...we weren’t married before. We got married when I got here. I came 19th December and got married 17th February. I said to B “we’re not going to be living in sin” and so we went to the Register Office and got married.
All my other brothers and sisters went to America....my other sister went to America after me and she got them there. Only T came here. He was the oldest son and like those days you wanted somebody to come to help you, help the family because times were so hard there. You have to live and you have to send home something for them. So you send for the next person...they can help you to send.
You leave home...the family alone would use the toilet and the kitchen. Here now everybody have to use the same kitchen and the same toilet and bathroom so that’s a culture shock.
I can remember my dad contributed £40 and mum gave the rest for me to come. So that’s how I got here. £85.
It was like an adventure. You were coming to England. Hear about the great England but it’s one big culture shock. You came here and you see white women on their hands and their knees...down Harrow Road wiping True Form shop front.
Most people in my age group and society, my society meaning my friends, we were more thinking America, United States that is. New York or whatever. You know somebody has a relative there you think “oh it’s nice. I wish I could”.
...you have to get up whether it’s snowing, raining you have to get up and get to work.
Which ever country you’re from everybody had a job... so you meet other people from other countries. It was a multicultural workplace. That’s what I would say. People from Barbados, Jamaica, India, Pakistan...I remember there was a guy working there in a turban...Sikh...and Guyana.
It was easier then because...people could walk out of one job and into another...in a day.
If you were a good machinist you could get work.
...well in Jamaica I trained as a hairdresser. I went to the Labour Exchange and tell them what experience I have and the lady that speak to me she phoned around ...but I wasn’t successful...and then my sister now...where she works at Rima Electric she asked them and they gave me a job.
I was the only black woman there then. There was all Irish women.
...you had to go outside...skip from one building through to the next building to use the toilet. Very basic in Brick Lane in those days
If you didn’t have bulk work then you’d have to come home because if the work finish you only get pay by the amount you did.
I realised that I didn’t get any maternity pay because they used pay out a little money to people who have a baby. ..so when I rang Newcastle...they said “well your employer should have paid you that money, it was paid...months ago”...by then I realised he was dodgy, dodgy...so I left and went to Chippenham.
I remember a lovely lady from Istanbul...and she was so fast on the sewing machine. I learnt from people like those. They looked after me well. I never regretted my experience, even though it was hard work.
Work...it’s not office work...it was always factory. In fact I was introduced to a factory and I’ve never...honestly I was like fish out of water.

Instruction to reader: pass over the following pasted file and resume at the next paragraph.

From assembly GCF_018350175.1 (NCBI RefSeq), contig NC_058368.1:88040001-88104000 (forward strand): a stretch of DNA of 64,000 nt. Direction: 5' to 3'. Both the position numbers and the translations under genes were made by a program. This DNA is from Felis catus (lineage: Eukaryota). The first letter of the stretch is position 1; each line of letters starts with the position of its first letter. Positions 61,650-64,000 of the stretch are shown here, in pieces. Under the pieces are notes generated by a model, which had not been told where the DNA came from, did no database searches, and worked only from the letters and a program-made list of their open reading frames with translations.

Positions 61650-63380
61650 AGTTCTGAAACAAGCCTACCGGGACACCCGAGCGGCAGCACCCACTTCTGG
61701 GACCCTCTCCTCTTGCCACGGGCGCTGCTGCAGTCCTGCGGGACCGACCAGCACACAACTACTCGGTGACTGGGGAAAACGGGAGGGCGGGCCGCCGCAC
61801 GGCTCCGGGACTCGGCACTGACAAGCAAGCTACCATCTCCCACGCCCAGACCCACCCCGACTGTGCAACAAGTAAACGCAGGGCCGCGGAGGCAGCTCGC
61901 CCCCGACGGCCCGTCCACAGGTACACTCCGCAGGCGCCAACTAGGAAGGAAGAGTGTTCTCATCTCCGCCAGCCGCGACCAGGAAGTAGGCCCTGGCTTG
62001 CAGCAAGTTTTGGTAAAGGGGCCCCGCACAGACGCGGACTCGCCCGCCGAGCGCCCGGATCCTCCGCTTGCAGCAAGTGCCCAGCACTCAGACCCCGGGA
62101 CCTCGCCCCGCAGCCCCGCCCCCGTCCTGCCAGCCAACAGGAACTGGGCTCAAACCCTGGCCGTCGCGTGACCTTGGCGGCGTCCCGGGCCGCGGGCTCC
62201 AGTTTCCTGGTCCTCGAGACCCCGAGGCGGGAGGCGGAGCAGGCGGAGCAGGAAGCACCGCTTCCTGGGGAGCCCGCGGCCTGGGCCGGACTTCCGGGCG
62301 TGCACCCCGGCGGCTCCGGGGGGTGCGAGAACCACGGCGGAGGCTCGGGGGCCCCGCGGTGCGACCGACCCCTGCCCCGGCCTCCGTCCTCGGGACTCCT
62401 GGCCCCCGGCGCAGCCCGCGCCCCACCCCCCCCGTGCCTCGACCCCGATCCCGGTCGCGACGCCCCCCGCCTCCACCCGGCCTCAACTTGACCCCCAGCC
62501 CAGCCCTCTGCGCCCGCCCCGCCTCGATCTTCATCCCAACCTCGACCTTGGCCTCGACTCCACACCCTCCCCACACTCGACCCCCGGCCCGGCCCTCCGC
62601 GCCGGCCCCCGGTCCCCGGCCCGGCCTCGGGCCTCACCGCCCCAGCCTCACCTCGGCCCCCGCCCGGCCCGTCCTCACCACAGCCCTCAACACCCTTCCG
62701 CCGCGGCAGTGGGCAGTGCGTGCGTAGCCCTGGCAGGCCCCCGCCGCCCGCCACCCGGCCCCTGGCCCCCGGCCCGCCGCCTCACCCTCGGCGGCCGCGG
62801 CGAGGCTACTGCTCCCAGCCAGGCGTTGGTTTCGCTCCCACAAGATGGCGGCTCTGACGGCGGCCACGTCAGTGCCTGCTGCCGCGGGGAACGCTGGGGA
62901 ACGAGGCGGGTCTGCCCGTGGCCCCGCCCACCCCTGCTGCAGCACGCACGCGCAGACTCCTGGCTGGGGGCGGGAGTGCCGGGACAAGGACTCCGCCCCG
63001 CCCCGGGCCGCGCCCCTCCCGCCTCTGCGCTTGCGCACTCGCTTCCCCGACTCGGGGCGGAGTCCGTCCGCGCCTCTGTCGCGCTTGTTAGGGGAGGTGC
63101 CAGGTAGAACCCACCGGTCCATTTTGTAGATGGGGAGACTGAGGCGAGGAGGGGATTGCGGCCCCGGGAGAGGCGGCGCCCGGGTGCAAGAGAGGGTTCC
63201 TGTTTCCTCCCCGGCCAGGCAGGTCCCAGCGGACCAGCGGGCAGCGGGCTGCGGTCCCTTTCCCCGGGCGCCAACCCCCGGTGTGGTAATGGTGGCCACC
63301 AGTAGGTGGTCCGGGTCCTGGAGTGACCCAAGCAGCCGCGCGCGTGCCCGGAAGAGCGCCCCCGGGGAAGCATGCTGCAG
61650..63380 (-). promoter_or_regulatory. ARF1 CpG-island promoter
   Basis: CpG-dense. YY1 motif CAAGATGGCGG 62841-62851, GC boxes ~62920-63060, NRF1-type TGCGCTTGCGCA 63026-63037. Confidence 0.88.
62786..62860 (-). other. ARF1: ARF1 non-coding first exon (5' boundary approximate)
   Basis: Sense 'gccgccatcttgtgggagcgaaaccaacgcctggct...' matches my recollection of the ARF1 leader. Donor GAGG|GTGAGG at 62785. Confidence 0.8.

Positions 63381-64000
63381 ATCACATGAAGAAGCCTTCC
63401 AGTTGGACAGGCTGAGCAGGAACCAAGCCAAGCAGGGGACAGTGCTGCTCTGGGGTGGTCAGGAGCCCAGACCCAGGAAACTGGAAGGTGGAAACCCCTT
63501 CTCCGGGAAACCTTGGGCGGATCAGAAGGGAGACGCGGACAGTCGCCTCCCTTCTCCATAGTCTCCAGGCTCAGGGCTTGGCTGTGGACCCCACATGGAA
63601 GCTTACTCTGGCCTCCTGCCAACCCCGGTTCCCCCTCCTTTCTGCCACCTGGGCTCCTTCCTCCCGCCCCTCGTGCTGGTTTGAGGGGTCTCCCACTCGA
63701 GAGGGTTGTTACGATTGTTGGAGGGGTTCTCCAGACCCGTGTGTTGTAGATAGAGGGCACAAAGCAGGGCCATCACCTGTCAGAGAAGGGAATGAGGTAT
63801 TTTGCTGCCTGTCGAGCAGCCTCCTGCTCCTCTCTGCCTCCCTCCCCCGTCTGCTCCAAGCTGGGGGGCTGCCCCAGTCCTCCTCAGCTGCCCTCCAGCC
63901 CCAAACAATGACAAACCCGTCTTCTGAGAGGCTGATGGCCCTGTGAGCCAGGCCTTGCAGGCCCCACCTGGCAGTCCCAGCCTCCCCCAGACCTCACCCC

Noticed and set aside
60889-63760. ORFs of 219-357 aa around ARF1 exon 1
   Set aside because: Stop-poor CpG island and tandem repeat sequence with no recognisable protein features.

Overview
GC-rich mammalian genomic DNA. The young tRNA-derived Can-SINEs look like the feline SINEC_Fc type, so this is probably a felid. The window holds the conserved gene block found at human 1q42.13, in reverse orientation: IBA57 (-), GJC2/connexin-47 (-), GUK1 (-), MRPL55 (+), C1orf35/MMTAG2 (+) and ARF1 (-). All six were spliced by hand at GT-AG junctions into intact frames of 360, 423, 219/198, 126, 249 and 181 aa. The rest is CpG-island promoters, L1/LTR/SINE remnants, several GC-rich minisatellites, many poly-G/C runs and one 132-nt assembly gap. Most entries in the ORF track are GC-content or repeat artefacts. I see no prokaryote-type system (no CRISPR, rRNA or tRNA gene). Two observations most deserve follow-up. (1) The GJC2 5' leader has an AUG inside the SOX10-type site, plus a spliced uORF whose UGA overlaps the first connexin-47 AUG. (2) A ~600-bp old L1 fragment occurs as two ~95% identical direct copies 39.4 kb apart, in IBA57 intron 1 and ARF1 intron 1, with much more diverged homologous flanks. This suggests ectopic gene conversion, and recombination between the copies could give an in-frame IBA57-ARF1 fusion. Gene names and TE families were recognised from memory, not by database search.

...I had a lot of good books when I was in high school. I wasn’t all such a dunce although I hadn’t passed what was known then as the Cambridge Examination but I had various books and I regret not even carrying them...
I wanted to work in dressmaking but that was something else because you didn’t get to make a dress...one dress on it’s own...it’s piece work. .
...funny enough it was a nice place ‘cause it was shared by my aunt, her husband and it was on the top floor...and we had our own kitchen and dining room. It was lovely...facing the garden.
It was just a cupboard they put a cooker in.
When you rent a room...who works night would come in and sleep during the day...and who work day they have to be out of that room when the next person come home.
80 Bravington Road
We crossed over the river and we moved to Borrows Road...21 Borrows Road.
...something happened and he gave everybody notice and then we had to move out and find somewhere and it’s very difficult when you have a baby, to find a place to live and we ended up in a dump.
...most people’s ambition was to own their place...
...then I was getting very homesick then by that time I was losing sight of my parents and my brothers and sisters.
Well you know I get married along the way and then I had A.
I know people lives had improved a bit because by then they had people sending home something for them so they did improve some people lives but not very much.
...if my mum wasn’t here maybe I wouldn’t but you’re mum is safe.
What can you do in five years?
On a Saturday we’d go down to Brixton Market and then you would see the different things...a few things you know...you’d make your jello and put it on your window sill overnight.
They never used to wrap the bread here.
Beatrice Road, N4
There is something out there once you decide to work hard for it and go for it you’ll make it. So we just take that opportunity
I was glad to go back because I wanted to see my family.
Camden was a good paymaster. I went to college for one year. I worked for Camden till I retired.
You didn’t have any plans to go back.
...although some people within the next month they’re out. They didn’t like what they see...so they get their parents to send back for them... and some people end up...couldn’t take the situation, they end up with mental problem.
Nearly 60 years. I came in June and I got married in December so we didn’t take long.
You can’t see yourself of finding the fare to go home and what’s going to happen, they might die and you’ll never see them...you thought that was the end....It just builds up on you...you think you’re okay going along thinking about them when suddenly it just hits you...bam!
I still renew my Jamaican passport...but then I applied for citizenship after quite a while.
This is where you’re building a life.